• Patient health plan
  • Patient policy number
  • Policy renewal date
  • Deductible limit
  • Out-of-pocket paid toward deductible year-to-date
  • Out-of-pocket paid toward copayment maximum year-to-date
  • Current status, such as, “Your annual deductible has been met. Any out-of-pocket expenses are now covered, and you will only be responsible for any copayments.”  

Charges. Each medical encounter is presented as its own self-contained “card” on the statement. The card information includes the following elements:  

  • Provider name and photograph (or facility name and photograph)
  • Date of service
  • Location of service
  • Type of service (clearly written out with no codes)
  • Financial service that includes amount that was billed, amount paid by insurance, amount patient needs to pay (highlighted in blue to stand out.)  

Quick response (QR) jump-links. Paper bills provide only summary charge information. QR links allow patients to use smartphones to access an online portal to view details of each charge.

Frequently Asked Questions section. Each bill includes answers to the following questions:

  • Why am I receiving this bill?
  • Why is there a charge from a provider I don’t know?
  • Why don’t I see my previous payments on my bill?
  • Why is there no breakdown of charges on my bill?

RadNet Design Step-by-Step

The design challenge rules required the creation of a patient journey map that documents the steps patients experience as they interact with provider organizations. That is something that designers are trained to do, Ziegler says, because they must understand the nuanced experiences of users to design products that meet users’ needs.

The RadNet team had a real-life experience to draw from because Ziegler’s son had recently been through a frustrating two-week ordeal, including physician visits, imaging, laboratory work, and a three-day hospital stay, to get a diagnosis for Lyme disease.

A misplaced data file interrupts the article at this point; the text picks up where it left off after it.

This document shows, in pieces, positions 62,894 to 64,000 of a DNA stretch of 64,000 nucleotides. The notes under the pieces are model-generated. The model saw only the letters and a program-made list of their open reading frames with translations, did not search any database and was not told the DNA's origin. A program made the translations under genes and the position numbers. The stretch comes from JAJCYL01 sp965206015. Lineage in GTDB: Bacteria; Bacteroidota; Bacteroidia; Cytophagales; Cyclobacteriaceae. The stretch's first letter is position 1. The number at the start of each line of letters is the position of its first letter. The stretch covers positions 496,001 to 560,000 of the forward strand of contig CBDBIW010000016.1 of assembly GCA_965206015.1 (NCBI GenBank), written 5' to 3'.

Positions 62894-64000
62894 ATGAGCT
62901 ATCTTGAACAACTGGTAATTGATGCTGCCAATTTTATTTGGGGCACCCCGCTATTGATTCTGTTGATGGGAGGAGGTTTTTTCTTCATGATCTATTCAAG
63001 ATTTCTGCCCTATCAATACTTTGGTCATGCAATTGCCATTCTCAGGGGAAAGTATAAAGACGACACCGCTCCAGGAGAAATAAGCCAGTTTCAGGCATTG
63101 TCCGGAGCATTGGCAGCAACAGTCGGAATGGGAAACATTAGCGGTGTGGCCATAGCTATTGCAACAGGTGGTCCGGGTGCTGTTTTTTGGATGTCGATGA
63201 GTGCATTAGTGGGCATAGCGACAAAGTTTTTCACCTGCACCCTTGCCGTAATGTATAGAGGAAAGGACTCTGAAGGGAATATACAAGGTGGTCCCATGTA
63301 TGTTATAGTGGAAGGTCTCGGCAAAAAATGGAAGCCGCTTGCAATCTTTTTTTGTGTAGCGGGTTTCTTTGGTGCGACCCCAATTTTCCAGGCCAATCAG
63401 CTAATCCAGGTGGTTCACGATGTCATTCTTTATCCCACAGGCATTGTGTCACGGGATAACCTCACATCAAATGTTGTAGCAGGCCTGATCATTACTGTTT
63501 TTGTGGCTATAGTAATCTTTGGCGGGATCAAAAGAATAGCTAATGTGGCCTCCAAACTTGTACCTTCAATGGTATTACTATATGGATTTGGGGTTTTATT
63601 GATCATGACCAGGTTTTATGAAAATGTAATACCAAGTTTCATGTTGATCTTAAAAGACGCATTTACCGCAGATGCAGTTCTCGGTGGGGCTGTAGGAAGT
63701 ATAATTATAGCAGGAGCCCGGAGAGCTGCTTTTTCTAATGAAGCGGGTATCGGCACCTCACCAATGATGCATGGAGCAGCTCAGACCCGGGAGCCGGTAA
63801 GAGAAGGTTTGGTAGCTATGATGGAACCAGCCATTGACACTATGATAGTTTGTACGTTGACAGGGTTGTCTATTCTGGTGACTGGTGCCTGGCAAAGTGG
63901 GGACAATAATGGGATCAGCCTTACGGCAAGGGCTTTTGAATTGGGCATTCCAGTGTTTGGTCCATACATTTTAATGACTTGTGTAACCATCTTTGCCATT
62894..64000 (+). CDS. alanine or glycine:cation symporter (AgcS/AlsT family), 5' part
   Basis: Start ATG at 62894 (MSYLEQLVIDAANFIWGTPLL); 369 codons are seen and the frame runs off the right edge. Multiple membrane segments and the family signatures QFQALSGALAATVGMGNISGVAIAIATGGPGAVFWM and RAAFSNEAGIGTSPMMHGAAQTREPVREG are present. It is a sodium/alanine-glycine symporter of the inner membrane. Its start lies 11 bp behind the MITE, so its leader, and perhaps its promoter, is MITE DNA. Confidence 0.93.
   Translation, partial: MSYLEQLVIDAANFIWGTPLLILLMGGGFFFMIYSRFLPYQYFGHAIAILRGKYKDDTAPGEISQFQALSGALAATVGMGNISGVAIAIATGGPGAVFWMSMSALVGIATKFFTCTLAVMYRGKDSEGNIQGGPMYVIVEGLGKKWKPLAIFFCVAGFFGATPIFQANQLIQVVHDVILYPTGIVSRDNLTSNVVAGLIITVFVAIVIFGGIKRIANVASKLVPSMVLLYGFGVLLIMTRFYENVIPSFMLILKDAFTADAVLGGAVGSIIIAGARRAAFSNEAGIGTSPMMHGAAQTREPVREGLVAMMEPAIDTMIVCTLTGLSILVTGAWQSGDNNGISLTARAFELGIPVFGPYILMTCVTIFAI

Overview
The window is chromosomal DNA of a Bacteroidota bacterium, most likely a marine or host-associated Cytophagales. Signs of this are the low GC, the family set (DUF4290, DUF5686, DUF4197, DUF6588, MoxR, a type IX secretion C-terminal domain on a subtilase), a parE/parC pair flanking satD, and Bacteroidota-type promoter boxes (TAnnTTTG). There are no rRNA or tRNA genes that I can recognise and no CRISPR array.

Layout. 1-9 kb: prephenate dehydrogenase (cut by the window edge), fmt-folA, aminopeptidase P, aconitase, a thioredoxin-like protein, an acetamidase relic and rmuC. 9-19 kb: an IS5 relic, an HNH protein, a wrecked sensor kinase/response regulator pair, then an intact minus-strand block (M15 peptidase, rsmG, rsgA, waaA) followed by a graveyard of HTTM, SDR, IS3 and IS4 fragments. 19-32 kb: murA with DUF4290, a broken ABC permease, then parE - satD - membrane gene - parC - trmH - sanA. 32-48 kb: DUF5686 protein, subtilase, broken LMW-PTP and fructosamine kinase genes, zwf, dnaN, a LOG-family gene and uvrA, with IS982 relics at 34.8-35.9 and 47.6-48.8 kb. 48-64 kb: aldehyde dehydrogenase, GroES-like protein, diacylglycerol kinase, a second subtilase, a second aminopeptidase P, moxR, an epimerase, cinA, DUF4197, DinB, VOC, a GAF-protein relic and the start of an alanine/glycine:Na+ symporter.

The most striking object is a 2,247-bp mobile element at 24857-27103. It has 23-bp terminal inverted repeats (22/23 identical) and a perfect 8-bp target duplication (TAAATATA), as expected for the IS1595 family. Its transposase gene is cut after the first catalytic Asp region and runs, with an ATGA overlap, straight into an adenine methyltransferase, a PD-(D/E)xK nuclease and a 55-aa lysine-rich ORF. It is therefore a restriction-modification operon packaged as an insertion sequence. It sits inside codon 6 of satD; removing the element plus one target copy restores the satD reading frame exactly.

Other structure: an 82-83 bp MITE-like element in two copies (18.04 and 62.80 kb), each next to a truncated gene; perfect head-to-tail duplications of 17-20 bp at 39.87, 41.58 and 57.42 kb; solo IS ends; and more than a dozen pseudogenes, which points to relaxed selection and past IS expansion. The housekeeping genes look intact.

“That was an excellent vehicle for us to capture the journey,” he says. “And the questions that we had when we looked at the medical bills we studied for the competition were actually my own questions when I looked at my son’s medical bills.”

From there, the following steps were taken.

A design audit. The team analyzed many medical billing and EOB statements to identify specific problems that made them difficult to understand.

Creation of “user profiles.” The team created four patient personas, assigning each of them a name, specific demographic characteristics, healthcare utilization patterns, and insurance status, to keep in mind as they made design decisions. “Just to make sure we weren’t thinking only about our own points of view, we would sometimes say, ‘What would Carol Anne think about this?’” he says, referring to one of the personas.

Initial designs, using a design concept called “wire-framing.” At this stage, the designers considered how to direct a reader’s attention to the most important elements on the bill in the order that information needs to be processed. “First, you need to understand this, and then you need to understand that,” Ziegler says.

This is where the team wrestled with exactly how much information should be included on the paper statement. During that process, three important decisions were made:

  • Use a QR jump link that gives patients online access to details about the bill so that less information had to be presented on paper statements.
  • Create variable bills for patients who owe balances, have past-due balances, or are uninsured, sending only an e-mail message to patients who owe nothing.
  • Include information about the status of patients’ deductibles and copayments on every bill.

Iterative designs. Using decisions they made during the wire-framing stage, Ziegler and Pipitone worked independently to create a set of designs and invited colleagues to provide feedback.

“We put them all up on a board and had a good old-fashioned critique, just like design school, where people would say, ‘This doesn’t make sense to me,’ or, ‘I like this aspect,’” Ziegler says.

Synthesis and feedback. The designers used the feedback to identify the best ideas from each design and worked together to create a draft medical bill and online statement. They recruited family and friends—none of whom are in the healthcare industry—to review the drafts and provide feedback through a structured interview.

“We would ask them, ‘Can you tell me how much you owe for this service?’ or ‘Who performed this service?’ to test their ability to discover information they need to know,” he says. “And then we went broader and asked for their feedback about what was helpful, what was confusing.”

The feedback was incorporated to create the final designs that were submitted to—and took top honors in—the design challenge.

Working Together

Ziegler encourages PFS leaders to work with design professionals when changes to patient financial communications are being considered. “It’s not that design should be the driver; it should be collaborative,” he says. “The best outcomes here at RadNet come when design has a seat at the table.”

Lola Butcher is a freelance writer and editor based in Missouri, and a member of HFMA’s Show Me State of Missouri Chapter.

Interviewed for this article:  Randy Ziegler is director of web presence, RadNet, Inc., Los Angeles.